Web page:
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Colleague of the Week: Jennifer Hall-Witt

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“How alike am I to you.” 

That’s a line in the song sung by all participants in Children’s International Summer Village (CISV), an organization set up in the UK soon after World War 2 to promote friendships among kids from around the world. 

The line has particular resonance for Braver Angel Jennifer Hall-Witt, a Blue who grew up in a largely Red family. Her own kids have participated in the program and she became an active volunteer, observing how CISV helps young ones from different cultures bridge their differences, develop friendships, and learn from each other. And today, her CISV experiences inform her involvement with Braver Angels. 

This month, Jennifer starts work as the Co-Director of Volunteer Engagement for the Office of Field Operations (OFO), the group set up to spur the growth and impact of alliances and groups nationwide. Her primary role is to be the driver for developing trainings for alliance co-chairs and helping set up processes so volunteers can easily find help when they need it. “I’ll be running the trainings every second Monday. I want to be listening to the alliances as much as possible – drawing on their incredible wisdom,” she says. 

“I’ve learned to listen for the values underneath people’s political positions. When I do that, I often discover how similar our
values are.” 

Jennifer’s involvement with the organization goes back to 2017. Like so many members, she’d been upset by the polarization that marked the 2016 presidential election; she felt then that there must be ways to get conservatives and liberals to at least hear each other. During 2018, she joined her local alliance in Massachusetts’ Pioneer Valley, attended the first annual Braver Angels convention in Harrisonburg, Virginia, and co-organized a daylong Red-Blue workshop on her home turf. 

But her biggest contribution to date has been to lead a research project exploring the form and function of Braver Angels alliances. An academic herself – she’d taught history at nearby Smith College – Jennifer had enrolled in a master’s program at the School for International Training in Peace and Justice Leadership to see what the field of conflict resolution and peacebuilding could teach about bridging divides in the U.S.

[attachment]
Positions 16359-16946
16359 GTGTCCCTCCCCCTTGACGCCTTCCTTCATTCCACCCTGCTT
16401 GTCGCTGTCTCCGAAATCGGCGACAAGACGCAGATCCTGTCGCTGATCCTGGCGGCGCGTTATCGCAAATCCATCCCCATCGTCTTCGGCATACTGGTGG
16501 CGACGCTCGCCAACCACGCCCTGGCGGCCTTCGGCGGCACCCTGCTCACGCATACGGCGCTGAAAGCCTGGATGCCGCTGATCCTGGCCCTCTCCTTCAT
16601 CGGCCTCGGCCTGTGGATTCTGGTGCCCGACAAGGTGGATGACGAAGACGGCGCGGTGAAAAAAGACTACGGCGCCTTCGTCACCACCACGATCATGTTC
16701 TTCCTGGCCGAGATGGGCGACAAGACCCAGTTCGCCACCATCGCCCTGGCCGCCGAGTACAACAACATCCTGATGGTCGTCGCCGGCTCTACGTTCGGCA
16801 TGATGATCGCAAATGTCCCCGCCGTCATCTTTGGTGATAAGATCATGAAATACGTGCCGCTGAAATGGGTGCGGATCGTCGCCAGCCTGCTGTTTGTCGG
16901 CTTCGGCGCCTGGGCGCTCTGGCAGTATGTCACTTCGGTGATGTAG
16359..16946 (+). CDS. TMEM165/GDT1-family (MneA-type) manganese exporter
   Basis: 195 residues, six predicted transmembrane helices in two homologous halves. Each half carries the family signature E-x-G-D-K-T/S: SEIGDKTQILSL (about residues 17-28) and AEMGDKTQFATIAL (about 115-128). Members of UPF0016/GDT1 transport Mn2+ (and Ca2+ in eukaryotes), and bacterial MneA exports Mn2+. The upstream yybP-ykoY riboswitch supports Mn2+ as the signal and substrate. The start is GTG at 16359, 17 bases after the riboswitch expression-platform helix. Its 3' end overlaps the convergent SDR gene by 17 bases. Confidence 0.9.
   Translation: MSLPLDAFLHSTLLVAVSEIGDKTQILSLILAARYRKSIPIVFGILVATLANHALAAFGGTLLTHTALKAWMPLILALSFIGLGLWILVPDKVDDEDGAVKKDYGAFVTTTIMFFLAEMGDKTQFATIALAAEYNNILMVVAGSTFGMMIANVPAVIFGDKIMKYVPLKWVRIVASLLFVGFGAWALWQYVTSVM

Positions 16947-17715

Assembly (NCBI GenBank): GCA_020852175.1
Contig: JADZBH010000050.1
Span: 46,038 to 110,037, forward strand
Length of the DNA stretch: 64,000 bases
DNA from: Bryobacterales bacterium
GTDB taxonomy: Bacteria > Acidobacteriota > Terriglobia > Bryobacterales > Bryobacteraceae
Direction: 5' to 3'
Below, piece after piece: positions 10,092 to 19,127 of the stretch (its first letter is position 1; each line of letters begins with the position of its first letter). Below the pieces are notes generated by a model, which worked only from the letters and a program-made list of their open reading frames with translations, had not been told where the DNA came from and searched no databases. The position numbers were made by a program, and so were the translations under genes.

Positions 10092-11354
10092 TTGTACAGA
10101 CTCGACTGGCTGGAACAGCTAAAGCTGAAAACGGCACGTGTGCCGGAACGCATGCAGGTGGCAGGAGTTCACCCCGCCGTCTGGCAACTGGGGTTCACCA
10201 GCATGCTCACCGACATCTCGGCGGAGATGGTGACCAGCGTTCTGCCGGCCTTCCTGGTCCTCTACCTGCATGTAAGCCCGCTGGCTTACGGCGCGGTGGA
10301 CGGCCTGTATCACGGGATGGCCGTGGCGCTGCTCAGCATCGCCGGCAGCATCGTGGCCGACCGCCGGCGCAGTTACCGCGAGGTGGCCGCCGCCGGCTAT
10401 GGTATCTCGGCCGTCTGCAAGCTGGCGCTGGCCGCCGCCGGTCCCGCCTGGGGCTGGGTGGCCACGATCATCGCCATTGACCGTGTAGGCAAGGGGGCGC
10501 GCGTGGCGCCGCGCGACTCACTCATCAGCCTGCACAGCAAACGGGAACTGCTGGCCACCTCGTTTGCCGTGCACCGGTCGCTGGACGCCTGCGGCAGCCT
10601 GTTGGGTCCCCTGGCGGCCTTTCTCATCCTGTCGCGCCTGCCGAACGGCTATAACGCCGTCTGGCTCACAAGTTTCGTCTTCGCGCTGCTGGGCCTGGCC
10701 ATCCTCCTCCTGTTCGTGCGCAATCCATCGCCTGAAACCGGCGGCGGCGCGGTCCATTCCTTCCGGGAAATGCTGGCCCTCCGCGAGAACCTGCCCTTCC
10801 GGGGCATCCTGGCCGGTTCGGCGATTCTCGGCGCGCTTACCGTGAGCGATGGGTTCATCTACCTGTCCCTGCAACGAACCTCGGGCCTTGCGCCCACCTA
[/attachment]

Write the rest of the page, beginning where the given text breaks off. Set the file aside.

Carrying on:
Last year, a project in her Leadership and Change class presented an opportunity to partner with a group such as Braver Angels. Reaching out to New England regional coordinator Doug Teschner, Jennifer learned that the organization’s leaders didn’t have enough intel on what was happening on the ground. Working closely with the OFO’s Steve Saltwick and Lynn Heady and some of the regional leaders, she ended up heading a study to find out. 

She assembled a team of Braver Angels members who, for several months from late Spring 2021, began interviewing the current and past co-chairs of 23 alliances across the country. The resulting report revealed that the life cycles of alliances varied significantly. She and her team found there are two types: workshop-oriented; and small-group discussion alliances. 

The former are outward-facing, toward Braver Angels membership and the broader public in a region; they design their own events and tend to develop big membership lists over time. In general, they lean Blue and are more urban or urban/regional. Their life cycle is more like that of a start-up business, where it’s necessary to build up a sufficiently large core team before things take off. 

The latter are more inwardly focused, typically drawing less than 20 regulars to discuss political topics. They work hard to achieve and maintain a Red-Blue balance and they center around conversations about political issues among the participants in order to build understanding and find common ground. 

Each type of alliance has its merits and its drawbacks and therefore each needs to be recognized for which type it is – or wants to be – and led and managed accordingly. Jennifer offers one example: a small-group discussion alliance that wants to start pursuing policy activism may need a different organizational structure with different roles and responsibilities for members than is typical of such alliances. 

The research study’s results were circulated late last year. Since then, Jennifer has presented them formally to the OFO and other Braver Angels leadership groups. Her work – and that of her research colleagues – is already helping to shape processes that will improve the effectiveness of alliances everywhere and thus strengthen Braver Angels’ ability to combat polarization across the country. 

Meanwhile, Jennifer has re-engaged with her local alliance: Braver Angels Pioneer Valley. “Now that that alliance is being revived, I find myself reflecting on what Braver Angels has taught me about listening,” she says. “I’ve learned to listen for the values underneath people’s political positions. When I do that, I often discover how similar our values are.” 

She cites a recent conversation with a local Republican official about what respect meant to each of them. Jennifer says the words the other person used were nearly identical to the words she would use. “Through listening to each other’s views on topics like welfare policy and abortion, it became clear that we both care deeply for others and we value freedom, autonomy, justice, and community, even if we express those values in different ways and support different policies,” she says. 

There speaks the voice of a true Braver Angel.

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